The parables that Jesus employed were often intended to be cloaked in certain mystery, reserving the true meaning only for believers, but He never resorted to language that could be misunderstood. The Lord spoke with very plain words which initiated an uproar of its own making. Matthew 13 records seven parables, all of which had something to do with the restoration of a political kingdom which the Jewish nation longed for. “And it came to pass, that when Jesus had finished these parables, he departed thence. And when he was come into his own country, he taught them in their synagogue, insomuch that they were astonished, and said, Whence hath this man this wisdom, and these mighty works? And they were offended in him” (Matthew 13:53-54, 57). “No frills” speech was an affront to the sensitive ears of the gentry, but was well received by the common folks.
Now if Jesus had run out some educational rubbish like: “It is pertinent to scrutinize secular history minutely and delve into the magnetic attraction of the three-fold aspect in the prophetic realm to integrate the apocalyptic books into a perfect monogamy. The insidious approach that ignominiously questions the approbation and veracity of Daniel’s vision inexorably neglects the panoramic consummation of the in-depth view of mankind. There is neither discrepancy nor incongruity in the validations and transition of the cataclysmic dispensations”, the aristocracy would have cheered in spite of having no idea what was said. If anyone had the ability to dazzle the troops with “great swelling words,” it was Jesus Christ, but His compassion for regular people compelled Him to say things like: “And if thine eye offend thee, pluck it out: it is better for thee to enter into the kingdom of God with one eye, than having two eyes to be cast into hell fire: where their worm dieth not, and the fire is not quenched” (Mark 9:47,48). It’s a good bet that anyone who can read this comment can understand it even if old English is used. Most folks have no trouble with the one syllable ‘thee, thy and thou;’ it’s only the intelligentsia that stumble over the unmistakable.
Donald Trump utilizes words that reach the masses…crazy, nuts, flaky, whacky, goofy, fake news, flipped out, cockamamie, etc., etc. The president’s opponents, attempting to appear superior in reason and intelligence, resort to their description of him as mentally unstable, deranged, psychotic, hysterical, fantastical, irrational, unrealistic and ludicrous. The hope is the average voter will be duly impressed with the notion that the wordsmiths must know what they are talking about. But does that really work at the construction site, steel mill, manufacturing plant, bowling alley, farm or ranch? Gullible college kids will buy into it, but what do they really know about life?
A seminary professor remarked: “If you don’t know what you are talking about, baffle them with baloney.” Of course, he was joking in an effort to make a point. The Dems didn’t know this was sardonic humor, having made it a cornerstone of their political theology. A classic example: any discussion of open borders is totally irrelevant to national security, but one Trump phone call (which has been released) is a major threat to our future existence. People who drive John Deere tractors can identify a bad odor quickly and make necessary steps to avoid walking in it. The media elites just continue to slather on perfume, avoiding the removal of tangible flatulence (using their words).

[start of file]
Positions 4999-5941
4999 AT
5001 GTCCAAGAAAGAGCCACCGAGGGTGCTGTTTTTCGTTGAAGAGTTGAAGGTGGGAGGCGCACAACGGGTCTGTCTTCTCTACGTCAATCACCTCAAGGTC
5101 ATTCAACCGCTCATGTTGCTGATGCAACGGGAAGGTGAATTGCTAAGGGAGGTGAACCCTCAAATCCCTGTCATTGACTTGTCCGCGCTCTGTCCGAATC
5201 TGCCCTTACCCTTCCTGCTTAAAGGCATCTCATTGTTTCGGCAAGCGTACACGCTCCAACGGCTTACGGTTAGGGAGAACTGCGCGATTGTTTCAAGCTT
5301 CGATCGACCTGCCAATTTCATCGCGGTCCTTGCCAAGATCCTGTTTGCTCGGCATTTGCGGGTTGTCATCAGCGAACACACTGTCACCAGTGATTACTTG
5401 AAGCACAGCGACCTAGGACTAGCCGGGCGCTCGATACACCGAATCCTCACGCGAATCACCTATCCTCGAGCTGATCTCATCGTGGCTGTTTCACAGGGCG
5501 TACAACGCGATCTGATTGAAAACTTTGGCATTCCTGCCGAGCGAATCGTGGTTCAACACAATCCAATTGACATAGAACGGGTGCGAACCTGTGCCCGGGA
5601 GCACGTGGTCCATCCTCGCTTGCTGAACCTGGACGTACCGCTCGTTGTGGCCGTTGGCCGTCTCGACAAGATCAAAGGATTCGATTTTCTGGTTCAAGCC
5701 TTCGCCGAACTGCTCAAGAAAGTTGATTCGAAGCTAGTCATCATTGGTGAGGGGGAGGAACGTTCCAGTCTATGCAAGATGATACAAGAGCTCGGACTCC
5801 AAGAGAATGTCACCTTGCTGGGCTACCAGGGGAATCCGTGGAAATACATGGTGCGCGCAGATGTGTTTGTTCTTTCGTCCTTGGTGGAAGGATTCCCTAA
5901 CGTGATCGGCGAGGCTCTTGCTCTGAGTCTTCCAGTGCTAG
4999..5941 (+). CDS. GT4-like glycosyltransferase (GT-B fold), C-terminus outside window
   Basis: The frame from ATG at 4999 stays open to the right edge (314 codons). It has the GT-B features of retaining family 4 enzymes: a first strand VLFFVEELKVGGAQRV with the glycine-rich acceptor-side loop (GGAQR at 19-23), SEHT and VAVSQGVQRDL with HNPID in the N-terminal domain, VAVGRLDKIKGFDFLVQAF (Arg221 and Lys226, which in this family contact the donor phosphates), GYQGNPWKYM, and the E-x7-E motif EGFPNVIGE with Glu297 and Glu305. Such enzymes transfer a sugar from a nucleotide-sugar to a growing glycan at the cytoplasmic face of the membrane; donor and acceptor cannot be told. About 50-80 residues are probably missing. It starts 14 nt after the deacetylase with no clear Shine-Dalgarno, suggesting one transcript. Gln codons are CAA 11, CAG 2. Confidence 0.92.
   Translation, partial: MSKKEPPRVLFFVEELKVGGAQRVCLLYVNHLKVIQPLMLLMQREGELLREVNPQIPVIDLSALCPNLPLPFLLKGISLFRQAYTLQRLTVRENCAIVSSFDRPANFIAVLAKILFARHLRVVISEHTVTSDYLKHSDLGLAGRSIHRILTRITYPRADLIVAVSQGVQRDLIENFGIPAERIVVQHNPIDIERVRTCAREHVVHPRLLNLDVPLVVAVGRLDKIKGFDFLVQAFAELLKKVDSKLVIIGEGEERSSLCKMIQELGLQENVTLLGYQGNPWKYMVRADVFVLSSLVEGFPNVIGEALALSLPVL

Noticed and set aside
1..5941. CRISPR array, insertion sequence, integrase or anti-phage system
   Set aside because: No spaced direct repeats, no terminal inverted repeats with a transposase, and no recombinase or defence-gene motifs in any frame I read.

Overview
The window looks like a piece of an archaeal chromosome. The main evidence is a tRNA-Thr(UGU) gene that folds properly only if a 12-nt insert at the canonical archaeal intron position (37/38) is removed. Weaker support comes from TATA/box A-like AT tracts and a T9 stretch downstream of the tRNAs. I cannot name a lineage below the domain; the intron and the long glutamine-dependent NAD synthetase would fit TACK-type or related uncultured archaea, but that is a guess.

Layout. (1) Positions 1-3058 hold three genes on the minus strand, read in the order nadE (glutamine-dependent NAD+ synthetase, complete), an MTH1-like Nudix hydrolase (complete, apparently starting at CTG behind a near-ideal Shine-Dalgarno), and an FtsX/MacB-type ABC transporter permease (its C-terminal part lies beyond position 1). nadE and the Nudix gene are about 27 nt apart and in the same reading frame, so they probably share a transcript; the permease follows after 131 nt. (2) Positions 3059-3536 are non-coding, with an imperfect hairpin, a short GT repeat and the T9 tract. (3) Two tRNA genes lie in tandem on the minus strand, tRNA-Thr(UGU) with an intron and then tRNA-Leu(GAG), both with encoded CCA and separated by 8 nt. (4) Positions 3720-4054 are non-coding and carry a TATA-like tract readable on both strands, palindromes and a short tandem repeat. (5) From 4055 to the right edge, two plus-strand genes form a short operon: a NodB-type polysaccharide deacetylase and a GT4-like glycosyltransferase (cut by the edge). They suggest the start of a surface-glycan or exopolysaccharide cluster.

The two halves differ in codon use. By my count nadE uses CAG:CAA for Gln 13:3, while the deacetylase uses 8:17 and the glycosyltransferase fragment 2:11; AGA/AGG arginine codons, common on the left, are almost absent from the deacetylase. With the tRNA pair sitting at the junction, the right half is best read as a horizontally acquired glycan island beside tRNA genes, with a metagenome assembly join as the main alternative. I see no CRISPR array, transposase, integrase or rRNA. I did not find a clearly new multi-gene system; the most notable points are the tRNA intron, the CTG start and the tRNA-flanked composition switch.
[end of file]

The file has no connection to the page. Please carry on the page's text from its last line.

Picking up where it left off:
When the Apostle Paul wrote to the Corinthians, which were a group that needed some serious rebuke, he said “...and my speech and my preaching was not with enticing words of man’s wisdom, but in demonstration of the Spirit and of power” (I Corinthians 2:4). He later cautioned the Colossians about being beguiled with enticing words (see Colossians 2:4). It’s generally easier to trust someone whose speech is plain and straight forward even if it’s a little rough on the edges. “Beware lest any man spoil you through philosophy and vain deceit, after the tradition of men, after the rudiments of the world, and not after Christ” (Colossians 2:8).
Science says: “I am standing on the threshold about to enter a room. It is a complicated business. I must shove against an atmosphere, pressing with a force of fourteen pounds per square inch on my body. I must make sure I land on a board that is traveling twenty miles per second around the sun. I must do this with my head hanging outward in space from a round planet with magnetic storms blowing through the pores of my body. The board I am about to step on has no substance; it is just atomic solar systems. Will I not slip through?”
Common sense, which finds no residence in Washington or the media, says: “Verily it is easier for a camel to go through the eye of a needle than it is for a proud intellectual to pass through a doorway. And whether that portal be the door to eternal life or a barn door, it might be wiser that he consent to be an ordinary sinner (now, there’s the rub) and walk in, instead of bragging about his knowledge of the difficulties involved, which simpler folks simply ignore as they step through.”